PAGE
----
With QAPI, home healthcare providers must choose individual approaches

Developing a specific plan based on the needs, weaknesses, and vulnerabilities of a home health care provider is key to the successful implementation of Quality Assurance and Performance Improvement (QAPI) programs.

This was announced by Tammy Stewart, Clinical Consultant at Healthcare Provider Solutions Inc., during a presentation on building a successful QAPI after a cost-based Home Health Model rollout (HHVBP) nationwide.

“All vendors, you need to make sure your QAPI program is designed to help you,” Stewart said. “Choose actions to monitor based on your shortcomings. Action plan. Focus on high-risk areas, high volumes and problem areas and immediately correct any issues that could threaten patient health and safety.”

Broadly speaking, QAPI refers to any auditing standards or quality measures that a home care agency hopes to meet.

Quality assurance usually refers to the review of documentation. The performance improvement aspect or the second part refers to the actions taken by the providers.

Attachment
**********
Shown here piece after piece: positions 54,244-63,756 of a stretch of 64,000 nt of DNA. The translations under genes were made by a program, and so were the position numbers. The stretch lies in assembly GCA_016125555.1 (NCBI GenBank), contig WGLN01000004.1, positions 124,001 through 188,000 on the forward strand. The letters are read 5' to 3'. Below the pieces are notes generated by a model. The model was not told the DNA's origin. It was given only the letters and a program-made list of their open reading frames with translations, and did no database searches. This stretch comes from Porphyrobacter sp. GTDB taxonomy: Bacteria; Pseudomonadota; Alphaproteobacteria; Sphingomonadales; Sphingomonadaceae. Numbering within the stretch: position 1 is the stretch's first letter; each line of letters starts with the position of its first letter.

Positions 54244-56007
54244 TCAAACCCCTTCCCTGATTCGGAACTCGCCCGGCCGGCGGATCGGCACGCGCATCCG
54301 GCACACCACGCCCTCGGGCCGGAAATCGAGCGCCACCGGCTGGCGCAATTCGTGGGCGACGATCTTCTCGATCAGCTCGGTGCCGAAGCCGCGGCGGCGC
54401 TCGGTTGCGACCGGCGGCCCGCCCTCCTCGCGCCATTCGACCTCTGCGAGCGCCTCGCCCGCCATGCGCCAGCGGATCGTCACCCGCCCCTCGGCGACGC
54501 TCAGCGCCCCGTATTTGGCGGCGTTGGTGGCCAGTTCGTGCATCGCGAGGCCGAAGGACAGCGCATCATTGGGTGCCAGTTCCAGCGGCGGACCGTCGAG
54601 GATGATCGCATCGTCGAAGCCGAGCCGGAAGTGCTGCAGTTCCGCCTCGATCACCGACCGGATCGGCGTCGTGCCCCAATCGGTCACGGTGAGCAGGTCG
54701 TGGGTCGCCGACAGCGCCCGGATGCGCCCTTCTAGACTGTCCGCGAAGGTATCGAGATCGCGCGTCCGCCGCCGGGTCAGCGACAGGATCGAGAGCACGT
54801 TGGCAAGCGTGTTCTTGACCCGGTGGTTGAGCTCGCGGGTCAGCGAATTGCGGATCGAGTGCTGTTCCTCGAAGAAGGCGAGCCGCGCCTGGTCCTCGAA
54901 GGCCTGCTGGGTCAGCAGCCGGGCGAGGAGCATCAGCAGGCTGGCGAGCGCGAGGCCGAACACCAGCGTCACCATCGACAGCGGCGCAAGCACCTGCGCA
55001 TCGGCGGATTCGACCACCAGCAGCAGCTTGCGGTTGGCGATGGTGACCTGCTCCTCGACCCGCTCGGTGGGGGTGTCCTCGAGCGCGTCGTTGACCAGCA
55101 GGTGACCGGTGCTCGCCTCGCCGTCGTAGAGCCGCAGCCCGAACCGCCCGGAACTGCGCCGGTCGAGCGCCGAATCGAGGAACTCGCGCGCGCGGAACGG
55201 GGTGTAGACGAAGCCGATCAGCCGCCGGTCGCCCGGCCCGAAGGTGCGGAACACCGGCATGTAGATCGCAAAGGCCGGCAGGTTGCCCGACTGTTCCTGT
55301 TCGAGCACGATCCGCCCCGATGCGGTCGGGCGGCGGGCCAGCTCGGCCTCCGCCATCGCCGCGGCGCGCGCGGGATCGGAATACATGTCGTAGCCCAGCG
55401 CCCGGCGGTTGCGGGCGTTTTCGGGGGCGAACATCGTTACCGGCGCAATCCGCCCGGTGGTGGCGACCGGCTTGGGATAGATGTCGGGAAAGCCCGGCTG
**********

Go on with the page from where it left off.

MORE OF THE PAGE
QAPI became the standard for home health care when membership was amended in 2018.

The goal of QAPI is to provide high quality care while identifying opportunities for
improving and eliminating gaps in systems or processes.

While it may seem like home healthcare providers have to follow a formal process, Stewart said it’s important to be as specific as possible when creating a QAPI program.

“Vendors should develop a QAPI plan that reflects the complexity of your organization and all services provided, including the data that will be collected and the frequency of data collection,” Stewart said.

These reports and programs should also not be an administrative level process.

“Service providers need to educate all staff on the QAPI process and educate them on how to help with case reviews,” Stewart said. “The fastest and easiest way to see improvements is to share this information and these reports with your staff. Engaging all of your staff will lead to increased productivity.”

The frequency of QAPI reporting is also an important factor for getting better results. Stewart said the frequency of reports depends on what data is being used.

“The program should show the agency’s efforts to improve efficiency, including preventing and reducing medical errors,” Stewart said. “You will need to determine who will view the data and how often the data will be checked. Some areas require ongoing evaluation, while others require evaluation only once per quarter or year.”

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